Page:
I broke it to pieces, and now I am making a fire of the wood, for when I tried to pound cakes in it only some horrid smelling stuff came out. The good old man said:. It is a great pity you did not ask me for the cakes if you wanted them. I would have given you as. Now please give me the ashes of the mortar, as I wish to keep them in remembrance of my dog. The neighbour consented at once, and the old man carried home a basket full of ashes. Not long after this the old man accidentally scattered some of the ashes made by the burning of the mortar on the trees of his garden. A wonderful thing happened!
It was late in autumn and all the trees had shed their leaves, but no sooner did the ashes touch their branches than the cherry trees, the plum trees, and all other blossoming shrubs burst into bloom, so that the old man's garden was suddenly transformed into a beautiful picture of spring.
The old man's delight knew no bounds, and he carefully preserved the remaining ashes. The story of the old man's garden spread far and wide, and people from far and near came to see the wonderful sight. One day, soon after this, the old man heard some one knocking at his door, and going to the porch to see who it was he was surprised to see a Knight standing there. This Knight told him that he was a retainer of a great Daimio Earl ; that one of the favourite cherry trees in this nobleman's garden had withered, and that though everyone in his service had tried all manner of means to revive it, none took effect.
The Knight was sore perplexed when he saw what great displeasure the loss of his favourite cherry tree caused the Daimio. At this point, fortunately, they had heard that there was a wonderful old man who could make withered trees to blossom, and that his Lord had sent him to ask the old man to come to him.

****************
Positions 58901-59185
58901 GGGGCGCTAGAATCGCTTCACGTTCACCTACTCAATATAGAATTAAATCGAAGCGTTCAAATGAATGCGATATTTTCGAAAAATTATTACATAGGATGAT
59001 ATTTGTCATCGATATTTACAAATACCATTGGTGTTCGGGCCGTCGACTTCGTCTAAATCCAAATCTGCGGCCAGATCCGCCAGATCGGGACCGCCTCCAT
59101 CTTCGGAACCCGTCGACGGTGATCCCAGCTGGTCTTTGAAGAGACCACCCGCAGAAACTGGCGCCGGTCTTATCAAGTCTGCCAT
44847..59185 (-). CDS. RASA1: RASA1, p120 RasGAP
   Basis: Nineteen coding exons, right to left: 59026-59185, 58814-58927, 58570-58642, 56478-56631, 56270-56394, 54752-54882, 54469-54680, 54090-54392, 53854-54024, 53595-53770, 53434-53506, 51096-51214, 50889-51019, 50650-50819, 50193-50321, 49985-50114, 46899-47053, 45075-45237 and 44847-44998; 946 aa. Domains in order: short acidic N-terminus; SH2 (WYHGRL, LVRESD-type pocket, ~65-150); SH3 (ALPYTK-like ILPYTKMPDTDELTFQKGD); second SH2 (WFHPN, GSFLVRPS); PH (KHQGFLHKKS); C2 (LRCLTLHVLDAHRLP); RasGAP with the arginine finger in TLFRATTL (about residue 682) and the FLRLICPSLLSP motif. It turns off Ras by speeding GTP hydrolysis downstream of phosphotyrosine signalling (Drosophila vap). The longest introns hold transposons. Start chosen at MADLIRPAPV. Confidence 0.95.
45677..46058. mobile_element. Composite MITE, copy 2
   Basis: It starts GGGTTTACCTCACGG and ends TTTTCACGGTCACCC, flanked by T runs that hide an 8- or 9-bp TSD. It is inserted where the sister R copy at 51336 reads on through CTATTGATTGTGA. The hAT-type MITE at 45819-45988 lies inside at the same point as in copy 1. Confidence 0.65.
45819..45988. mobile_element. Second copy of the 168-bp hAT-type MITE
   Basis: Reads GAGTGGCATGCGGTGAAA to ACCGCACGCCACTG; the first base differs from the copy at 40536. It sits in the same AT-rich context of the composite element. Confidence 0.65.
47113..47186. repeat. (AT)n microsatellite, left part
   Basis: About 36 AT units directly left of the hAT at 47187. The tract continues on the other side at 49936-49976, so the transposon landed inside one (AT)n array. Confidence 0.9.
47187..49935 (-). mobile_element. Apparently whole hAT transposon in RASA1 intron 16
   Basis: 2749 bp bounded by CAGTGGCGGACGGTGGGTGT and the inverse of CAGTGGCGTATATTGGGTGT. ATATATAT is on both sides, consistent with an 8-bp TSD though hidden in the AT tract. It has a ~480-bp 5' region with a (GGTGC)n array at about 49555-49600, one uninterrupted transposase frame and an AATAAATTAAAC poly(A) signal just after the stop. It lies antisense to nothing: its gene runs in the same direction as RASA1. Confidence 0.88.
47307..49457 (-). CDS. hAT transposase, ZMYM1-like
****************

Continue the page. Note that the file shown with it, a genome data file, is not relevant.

The good old man was greatly surprised at what he heard, but respectfully followed the Knight to the nobleman's Palace. The Daimio, who had been impatiently awaiting the old man's coming, as soon as he saw him asked him at once:. I shall look on. Then they all went into the garden—the Daimio and his retainers and the ladies-in-waiting, who carried the Daimio's sword. The old man now tucked up his kimono and made ready to climb the tree. Saying "Excuse me," he took the pot of ashes which he had brought with him, and began to climb the tree, everyone watching his movements with great interest.
At last he climbed to the spot where the tree divided into two great branches, and taking up his position here, the old man sat down and scattered the ashes right and left all over the branches and twigs. Wonderful, indeed, was the result! The withered tree at once burst into full bloom! But the good old man, little suspecting that his precious mortar had been broken and burnt, wondered why his neighbours did not bring it back to him.
Having obtained these, he returned home, and made a trial of their virtues upon a withered cherry-tree, which, upon being touched by the ashes, immediately began to sprout and blossom. When he saw this wonderful effect, he put the ashes into a basket, and went about the country, announcing himself as an old man who had the power of bringing dead trees to life again.
A certain prince, hearing of this, and thinking it a mighty strange thing, sent for the old fellow, who showed his power by causing all the withered plum and cherry-trees to shoot out and put forth flowers. So the prince gave him a rich reward of pieces of silk and cloth and other presents, and sent him home rejoicing. So soon as the neighbours heard of this they collected all the ashes that remained, and, having put them in a basket, the wicked old man went out into the castle town, and gave out that he was the old man who had the power of reviving dead trees, and causing them to flower.
When he and his wife found out what a trap they had fallen into, they stormed and scolded and put themselves into a passion; but that did no good at all.
So the wicked old people mended their ways, and led good and virtuous lives ever after. This little story warns about having selfish intent. The wicked neighbors were self centered while the old man gave away a part of everything he gained without question. Rather, he mourned his friend and moved on. Even after all the trouble the neighbors cause, the old man takes them in despite all the evils they caused.
The kind old man suffers almost as much as the wicked neighbors. Rather, the story teaches how we should always act from compassion, even to enemies.
- Hanasaka Jiisan - Wikipedia.
- The New Eve;
- The Old Man Who Made Withered Trees Blossom;
Compassion in the story generates physical riches, but the old man cared little about that. He cared more about the welfare of his lost canine friend, his community, and his wicked neighbors. Compassion has no ulterior motives. The man did not seek riches, they just happened, and he shared his good fortune.